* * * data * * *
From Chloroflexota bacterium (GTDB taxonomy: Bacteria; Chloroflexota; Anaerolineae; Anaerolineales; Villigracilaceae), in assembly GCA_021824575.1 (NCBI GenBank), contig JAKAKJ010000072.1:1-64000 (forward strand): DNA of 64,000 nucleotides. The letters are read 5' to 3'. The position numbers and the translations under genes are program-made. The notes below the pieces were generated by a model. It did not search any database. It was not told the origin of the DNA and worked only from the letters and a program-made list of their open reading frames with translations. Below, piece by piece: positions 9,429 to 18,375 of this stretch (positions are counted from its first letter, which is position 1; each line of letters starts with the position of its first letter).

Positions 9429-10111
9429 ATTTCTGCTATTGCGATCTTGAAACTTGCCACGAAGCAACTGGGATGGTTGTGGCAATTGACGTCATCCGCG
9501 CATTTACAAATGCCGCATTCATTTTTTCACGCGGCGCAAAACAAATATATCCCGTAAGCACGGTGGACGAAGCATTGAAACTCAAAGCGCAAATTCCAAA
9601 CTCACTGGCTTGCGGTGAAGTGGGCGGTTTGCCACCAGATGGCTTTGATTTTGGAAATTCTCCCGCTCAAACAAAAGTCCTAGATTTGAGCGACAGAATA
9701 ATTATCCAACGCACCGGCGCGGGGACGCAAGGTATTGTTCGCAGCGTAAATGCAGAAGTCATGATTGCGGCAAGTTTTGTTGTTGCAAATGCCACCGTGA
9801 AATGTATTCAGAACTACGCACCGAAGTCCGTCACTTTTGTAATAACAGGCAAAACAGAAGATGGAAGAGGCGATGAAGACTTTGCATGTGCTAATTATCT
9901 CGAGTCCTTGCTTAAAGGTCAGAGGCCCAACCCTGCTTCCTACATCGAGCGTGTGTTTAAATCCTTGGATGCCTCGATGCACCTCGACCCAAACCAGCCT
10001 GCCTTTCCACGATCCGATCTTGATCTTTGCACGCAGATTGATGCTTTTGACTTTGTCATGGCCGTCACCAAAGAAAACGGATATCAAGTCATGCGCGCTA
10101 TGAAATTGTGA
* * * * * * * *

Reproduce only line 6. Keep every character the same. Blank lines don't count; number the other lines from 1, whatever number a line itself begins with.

9701 ATTATCCAACGCACCGGCGCGGGGACGCAAGGTATTGTTCGCAGCGTAAATGCAGAAGTCATGATTGCGGCAAGTTTTGTTGTTGCAAATGCCACCGTGA